Capt. Aram Y. (Dick) Parunak, USN (1910–2007) was a U.S. Navy pilot during WWII, who became the first pilot to land and takeoff on Greenland’s ice cap during the rescue of the crew of a crashed B-17. In just over a month, Parunak was pilot for four such rescues.
Parunak was born in Freehold, New Jersey, July 10, 1910. He attended Ursinus College in Collegeville, Pennsylvania, graduating in 1933 with a B.S. degree in math and physics.
Parunak joined the US Navy Aviation Cadet program in 1935 and received his wings in December 1936. He was assigned to the fleet in Coco Solo, Canal Zone, Panama as a P2Y-2 pilot.
From 1939 until June 1941, Parunak was a pilot/instructor at Naval Air Station Pensacola, Florida. Next, he was reassigned to VP-93 at Naval Air Station Norfolk, Virginia. After Pearl Harbor he was assigned to PBY-5s and moved to Naval Air Station Argentia, Newfoundland for convoy escort and anti-submarine warfare.
In 1942 Parunak, then a lieutenant was named head of a three-plane unit of PBY-5As at Bluie West 8, a base in northwestern Greenland above the Arctic Circle. He was under the command of U.S. Army Air Corps Lt.Col. Bernt Balchen, the noted polar aviator and explorer. These bases were established to allow the U.S. Army to route supplies to England over Greenland to reduce contact with German U-Boats. The area made for difficult flying conditions. Parunak frequently flew Balchen and his rescue team to crash sites. Between June 10 and July 18, 1942 they rescued the crews of three B-17s and one AT-6.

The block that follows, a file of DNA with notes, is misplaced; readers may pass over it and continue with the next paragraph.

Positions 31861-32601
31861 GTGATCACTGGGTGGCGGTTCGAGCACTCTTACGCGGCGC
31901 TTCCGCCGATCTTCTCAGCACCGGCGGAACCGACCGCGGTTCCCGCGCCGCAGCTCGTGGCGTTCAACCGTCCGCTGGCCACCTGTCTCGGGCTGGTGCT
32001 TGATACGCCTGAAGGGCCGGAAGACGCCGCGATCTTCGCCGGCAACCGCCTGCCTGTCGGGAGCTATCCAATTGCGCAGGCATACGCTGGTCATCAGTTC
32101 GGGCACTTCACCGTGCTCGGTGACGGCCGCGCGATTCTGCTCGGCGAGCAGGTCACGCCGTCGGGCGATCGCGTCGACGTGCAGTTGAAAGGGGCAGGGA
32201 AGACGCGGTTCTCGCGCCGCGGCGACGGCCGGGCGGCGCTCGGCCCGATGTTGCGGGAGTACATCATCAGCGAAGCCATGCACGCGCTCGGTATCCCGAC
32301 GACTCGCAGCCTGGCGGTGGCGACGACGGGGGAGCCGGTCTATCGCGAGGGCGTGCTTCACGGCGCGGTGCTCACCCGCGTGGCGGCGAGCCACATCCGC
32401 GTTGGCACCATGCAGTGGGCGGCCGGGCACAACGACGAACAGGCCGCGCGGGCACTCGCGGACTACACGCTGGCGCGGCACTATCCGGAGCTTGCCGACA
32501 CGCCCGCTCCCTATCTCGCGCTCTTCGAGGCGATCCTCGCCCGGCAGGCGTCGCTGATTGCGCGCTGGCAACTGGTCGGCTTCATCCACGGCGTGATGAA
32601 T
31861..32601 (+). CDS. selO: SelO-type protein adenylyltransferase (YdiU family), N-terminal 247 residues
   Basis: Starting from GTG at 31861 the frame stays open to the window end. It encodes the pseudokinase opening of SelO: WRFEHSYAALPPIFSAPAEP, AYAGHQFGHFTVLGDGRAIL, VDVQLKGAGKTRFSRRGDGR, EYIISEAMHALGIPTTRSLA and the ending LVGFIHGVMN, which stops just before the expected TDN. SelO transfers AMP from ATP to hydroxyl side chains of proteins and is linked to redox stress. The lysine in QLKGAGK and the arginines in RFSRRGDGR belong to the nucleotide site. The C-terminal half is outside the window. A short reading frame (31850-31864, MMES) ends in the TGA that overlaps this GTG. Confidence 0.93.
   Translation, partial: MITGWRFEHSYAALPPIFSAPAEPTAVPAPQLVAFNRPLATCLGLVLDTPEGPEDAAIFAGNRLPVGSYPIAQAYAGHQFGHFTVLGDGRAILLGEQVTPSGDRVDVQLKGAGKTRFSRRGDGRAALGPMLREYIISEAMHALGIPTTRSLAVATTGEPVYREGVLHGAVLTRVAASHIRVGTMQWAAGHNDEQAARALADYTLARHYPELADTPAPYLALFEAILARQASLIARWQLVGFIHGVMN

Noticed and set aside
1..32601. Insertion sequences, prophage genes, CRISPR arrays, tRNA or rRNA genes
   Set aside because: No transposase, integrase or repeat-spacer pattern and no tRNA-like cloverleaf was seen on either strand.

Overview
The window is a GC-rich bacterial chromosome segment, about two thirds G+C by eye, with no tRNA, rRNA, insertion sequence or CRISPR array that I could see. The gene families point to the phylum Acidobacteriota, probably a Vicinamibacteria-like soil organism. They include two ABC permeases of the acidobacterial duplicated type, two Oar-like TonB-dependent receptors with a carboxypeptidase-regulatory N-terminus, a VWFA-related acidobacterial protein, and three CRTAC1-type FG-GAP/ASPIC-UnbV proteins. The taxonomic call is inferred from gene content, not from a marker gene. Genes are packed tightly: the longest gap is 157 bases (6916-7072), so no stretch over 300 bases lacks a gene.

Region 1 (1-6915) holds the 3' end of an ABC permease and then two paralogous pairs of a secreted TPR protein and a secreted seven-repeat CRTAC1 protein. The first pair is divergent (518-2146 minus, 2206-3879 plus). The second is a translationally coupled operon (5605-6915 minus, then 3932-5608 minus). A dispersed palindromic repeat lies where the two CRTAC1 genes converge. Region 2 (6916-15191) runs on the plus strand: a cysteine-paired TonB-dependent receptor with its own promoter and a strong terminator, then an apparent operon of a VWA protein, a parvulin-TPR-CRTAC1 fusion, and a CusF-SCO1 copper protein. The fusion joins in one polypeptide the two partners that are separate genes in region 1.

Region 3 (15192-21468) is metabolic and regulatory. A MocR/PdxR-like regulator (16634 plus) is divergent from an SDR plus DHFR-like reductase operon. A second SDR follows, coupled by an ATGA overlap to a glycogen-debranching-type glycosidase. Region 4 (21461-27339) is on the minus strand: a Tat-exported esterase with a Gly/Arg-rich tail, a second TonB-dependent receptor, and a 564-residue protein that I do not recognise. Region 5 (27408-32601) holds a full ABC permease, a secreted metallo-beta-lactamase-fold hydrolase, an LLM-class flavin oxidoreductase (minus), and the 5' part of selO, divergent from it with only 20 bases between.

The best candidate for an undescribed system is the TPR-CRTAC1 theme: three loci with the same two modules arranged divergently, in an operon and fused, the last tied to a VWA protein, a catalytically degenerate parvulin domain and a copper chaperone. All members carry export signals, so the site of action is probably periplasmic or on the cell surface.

Parunak earned recognition as the first pilot to land and take off from the Greenland ice cap, during the rescue of the crew of the US Army Air Corps. B-17-E 9032 My Gal Sal, which crashed June 27, 1942. His efforts in this rescue earned Parunak the Distinguished Flying Cross. The B-17, recovered and restored, is now on display in the National World War II Museum in New Orleans.
From 1942–45 Parunak was assigned to various squadrons including commands of anti-submarine patrols in the North Atlantic and Mediterranean. Near the end of the war, Parunak married Orianna Van Dyke.
After the war, he stayed in the navy and in 1955 was promoted to the rank of captain. Parunak took command of the U.S. Naval Air Station at Atsugi, Japan in 1958. For his contributions in re-building American-Japanese relations, Emperor Hirohito ordered Captain Parunak decorated with the Third Order of the Sacred Treasure.
Parunak retired from the Navy in 1961 then worked for General Electric Space Research in Valley Forge, Pennsylvania for ten years as manager of facilities and maintenance.
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